Search by BoMiProt ID - Bomi238


Primary Information

BoMiProt ID Bomi238
Protein Name Bone morphogenetic protein 3
Organism Bos taurus
Uniprot IdP22444
Milk FractionWhey
Ref Sequence Id NP_001179197.1
Amino Acid Lenth 475
Molecular Weight 53501
Fasta Sequence https://www.uniprot.org/uniprot/P22444.fasta
Gene Name BMP3
Gene Id 539527
Protein Existence Status Reviewed: Experimental evidence at protein level

Secondry Information

Protein Function multifunctional cytokines that elicit pleiotropic effects on biological processes such as cell proliferation, cell differentiation and tissue morphogenesis; can exert either mitogenic or anti-mitogenic activities; recognized roles in bone formation during mammalian development
Biochemical Properties BMPs dimeric molecules are constituted by about 120 amino acids, including seven conserved cysteine residues, from which six are highly conserved, comprising a cysteine knot motif linked by three intramolecular disulfide bonds; BMP3 may form non-covalent dimers due to the lack of this cysteine
Significance in milk BMP 4 potentiates growth factor-induced proliferation of mammary epithelial cells
PTMs As found in human kidney, BMP 2 Glycosylated: high-mannose and complex N-linked oligosaccharides; contains five Glycosylated: potential N-linked glycosylation sites (Asn-Xaa-Ser/Thr) at the N135, N163, N164, N200 and N338 positions, four in the prosegment domain and one in the mature region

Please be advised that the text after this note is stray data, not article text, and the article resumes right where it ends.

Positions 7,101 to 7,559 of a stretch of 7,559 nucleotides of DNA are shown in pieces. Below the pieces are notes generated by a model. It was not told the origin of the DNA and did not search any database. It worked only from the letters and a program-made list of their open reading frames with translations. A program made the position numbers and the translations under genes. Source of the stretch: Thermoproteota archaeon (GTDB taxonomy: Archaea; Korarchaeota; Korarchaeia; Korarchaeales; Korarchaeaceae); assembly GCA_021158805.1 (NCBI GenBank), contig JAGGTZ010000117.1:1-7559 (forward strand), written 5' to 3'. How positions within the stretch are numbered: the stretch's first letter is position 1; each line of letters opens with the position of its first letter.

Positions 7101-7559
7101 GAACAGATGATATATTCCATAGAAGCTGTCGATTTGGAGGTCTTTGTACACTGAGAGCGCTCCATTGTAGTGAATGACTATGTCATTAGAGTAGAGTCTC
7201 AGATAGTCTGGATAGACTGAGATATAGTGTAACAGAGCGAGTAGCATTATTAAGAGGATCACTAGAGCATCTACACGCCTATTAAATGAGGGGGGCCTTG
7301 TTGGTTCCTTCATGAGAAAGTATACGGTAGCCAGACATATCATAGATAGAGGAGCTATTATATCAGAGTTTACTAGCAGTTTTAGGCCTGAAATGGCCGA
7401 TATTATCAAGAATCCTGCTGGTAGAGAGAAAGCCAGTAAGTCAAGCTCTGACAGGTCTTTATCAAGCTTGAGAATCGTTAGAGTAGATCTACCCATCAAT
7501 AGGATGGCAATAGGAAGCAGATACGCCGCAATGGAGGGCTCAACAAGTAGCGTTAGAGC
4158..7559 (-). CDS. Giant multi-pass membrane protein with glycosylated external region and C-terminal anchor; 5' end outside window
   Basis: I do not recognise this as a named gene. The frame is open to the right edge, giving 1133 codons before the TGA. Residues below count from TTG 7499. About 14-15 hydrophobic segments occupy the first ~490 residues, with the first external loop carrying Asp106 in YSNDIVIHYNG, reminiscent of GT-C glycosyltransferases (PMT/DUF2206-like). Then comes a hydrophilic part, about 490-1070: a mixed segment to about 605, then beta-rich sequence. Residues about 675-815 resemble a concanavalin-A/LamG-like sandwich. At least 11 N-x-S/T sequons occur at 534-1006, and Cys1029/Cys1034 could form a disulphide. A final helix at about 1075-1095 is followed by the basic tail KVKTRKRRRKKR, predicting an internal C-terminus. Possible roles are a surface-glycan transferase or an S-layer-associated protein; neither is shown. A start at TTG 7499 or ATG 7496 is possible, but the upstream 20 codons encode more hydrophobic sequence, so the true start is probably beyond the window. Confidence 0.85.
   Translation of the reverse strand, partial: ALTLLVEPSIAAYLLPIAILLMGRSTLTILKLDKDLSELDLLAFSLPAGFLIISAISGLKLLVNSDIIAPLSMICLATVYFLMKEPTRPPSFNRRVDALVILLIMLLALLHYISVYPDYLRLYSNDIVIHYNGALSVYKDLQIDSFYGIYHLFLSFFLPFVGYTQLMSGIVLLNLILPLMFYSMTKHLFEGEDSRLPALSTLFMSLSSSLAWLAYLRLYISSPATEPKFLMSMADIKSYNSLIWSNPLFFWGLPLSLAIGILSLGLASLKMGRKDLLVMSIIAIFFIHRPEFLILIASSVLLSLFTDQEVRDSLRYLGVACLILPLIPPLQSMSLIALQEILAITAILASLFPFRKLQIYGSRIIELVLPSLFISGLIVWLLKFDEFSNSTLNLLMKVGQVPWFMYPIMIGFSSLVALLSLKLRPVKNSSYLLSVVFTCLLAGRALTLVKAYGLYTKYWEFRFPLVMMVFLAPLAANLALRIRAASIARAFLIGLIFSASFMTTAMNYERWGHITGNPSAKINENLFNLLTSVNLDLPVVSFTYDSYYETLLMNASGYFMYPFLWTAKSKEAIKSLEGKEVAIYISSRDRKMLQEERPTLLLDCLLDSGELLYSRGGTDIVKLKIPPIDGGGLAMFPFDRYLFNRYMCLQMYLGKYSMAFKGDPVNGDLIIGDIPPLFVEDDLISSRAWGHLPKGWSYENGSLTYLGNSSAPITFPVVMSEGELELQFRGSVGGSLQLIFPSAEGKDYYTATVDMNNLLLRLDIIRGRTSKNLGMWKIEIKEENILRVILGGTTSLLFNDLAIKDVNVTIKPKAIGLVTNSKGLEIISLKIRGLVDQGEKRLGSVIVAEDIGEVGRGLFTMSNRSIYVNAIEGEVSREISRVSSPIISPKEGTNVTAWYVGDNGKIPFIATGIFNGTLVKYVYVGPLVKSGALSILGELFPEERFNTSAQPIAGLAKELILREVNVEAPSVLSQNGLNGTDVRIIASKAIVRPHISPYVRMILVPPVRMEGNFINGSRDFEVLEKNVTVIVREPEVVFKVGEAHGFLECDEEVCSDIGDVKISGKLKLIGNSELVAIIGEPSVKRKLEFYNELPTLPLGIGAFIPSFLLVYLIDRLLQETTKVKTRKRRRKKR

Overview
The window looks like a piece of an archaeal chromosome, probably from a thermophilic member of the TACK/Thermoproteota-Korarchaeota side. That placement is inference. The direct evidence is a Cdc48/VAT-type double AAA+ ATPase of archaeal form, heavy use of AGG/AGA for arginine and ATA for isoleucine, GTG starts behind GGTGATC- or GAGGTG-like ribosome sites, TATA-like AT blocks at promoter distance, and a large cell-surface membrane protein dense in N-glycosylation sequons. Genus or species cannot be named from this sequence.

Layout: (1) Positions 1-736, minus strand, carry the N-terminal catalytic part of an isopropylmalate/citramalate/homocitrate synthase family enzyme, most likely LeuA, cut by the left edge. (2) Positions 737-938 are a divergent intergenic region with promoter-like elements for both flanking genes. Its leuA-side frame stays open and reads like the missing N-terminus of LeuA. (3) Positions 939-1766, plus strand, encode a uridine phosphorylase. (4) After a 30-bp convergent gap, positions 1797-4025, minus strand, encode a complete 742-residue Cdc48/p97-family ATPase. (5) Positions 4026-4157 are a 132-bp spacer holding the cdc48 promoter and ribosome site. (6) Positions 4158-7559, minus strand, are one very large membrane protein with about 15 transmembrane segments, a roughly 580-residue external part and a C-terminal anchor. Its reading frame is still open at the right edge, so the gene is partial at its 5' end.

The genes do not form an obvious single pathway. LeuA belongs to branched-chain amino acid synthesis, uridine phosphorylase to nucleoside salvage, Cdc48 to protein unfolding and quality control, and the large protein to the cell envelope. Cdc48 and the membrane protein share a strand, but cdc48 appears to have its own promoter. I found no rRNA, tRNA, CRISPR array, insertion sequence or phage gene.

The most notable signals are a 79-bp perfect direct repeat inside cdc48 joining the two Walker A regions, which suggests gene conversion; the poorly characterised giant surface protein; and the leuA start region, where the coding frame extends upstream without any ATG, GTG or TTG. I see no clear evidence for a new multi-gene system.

Significance of PTMs essential for protein and induces osteoblast differentiation
Bibliography 1. Liao, W. X. et al. (2003) ‘Effect of intracellular interactions on the processing and secretion of bone morphogenetic protein-15 (BMP-15) and growth and differentiation factor-9. Implication of the aberrant ovarian phenotype of BMP-15 mutant sheep.’, The Journal of biological chemistry, 278(6), pp. 3713–9. doi: 10.1074/jbc.M210598200.
2. Hang, Q. et al. (2014) ‘Asparagine-linked glycosylation of bone morphogenetic protein-2 is required for secretion and osteoblast differentiation’, Glycobiology, 24(3), pp. 292–304. doi: 10.1093/glycob/cwt110.
3. Heinecke, K. et al. (2009) ‘Receptor oligomerization and beyond: a case study in bone morphogenetic proteins’, BMC Biology, 7(1), p. 59. doi: 10.1186/1741-7007-7-59.
4. Montesano, R., Sarközi, R. and Schramek, H. (2008) ‘Bone morphogenetic protein-4 strongly potentiates growth factor-induced proliferation of mammary epithelial cells’, Biochemical and Biophysical Research Communications, 374(1), pp. 164–168. doi: 10.1016/j.bbrc.2008.07.007.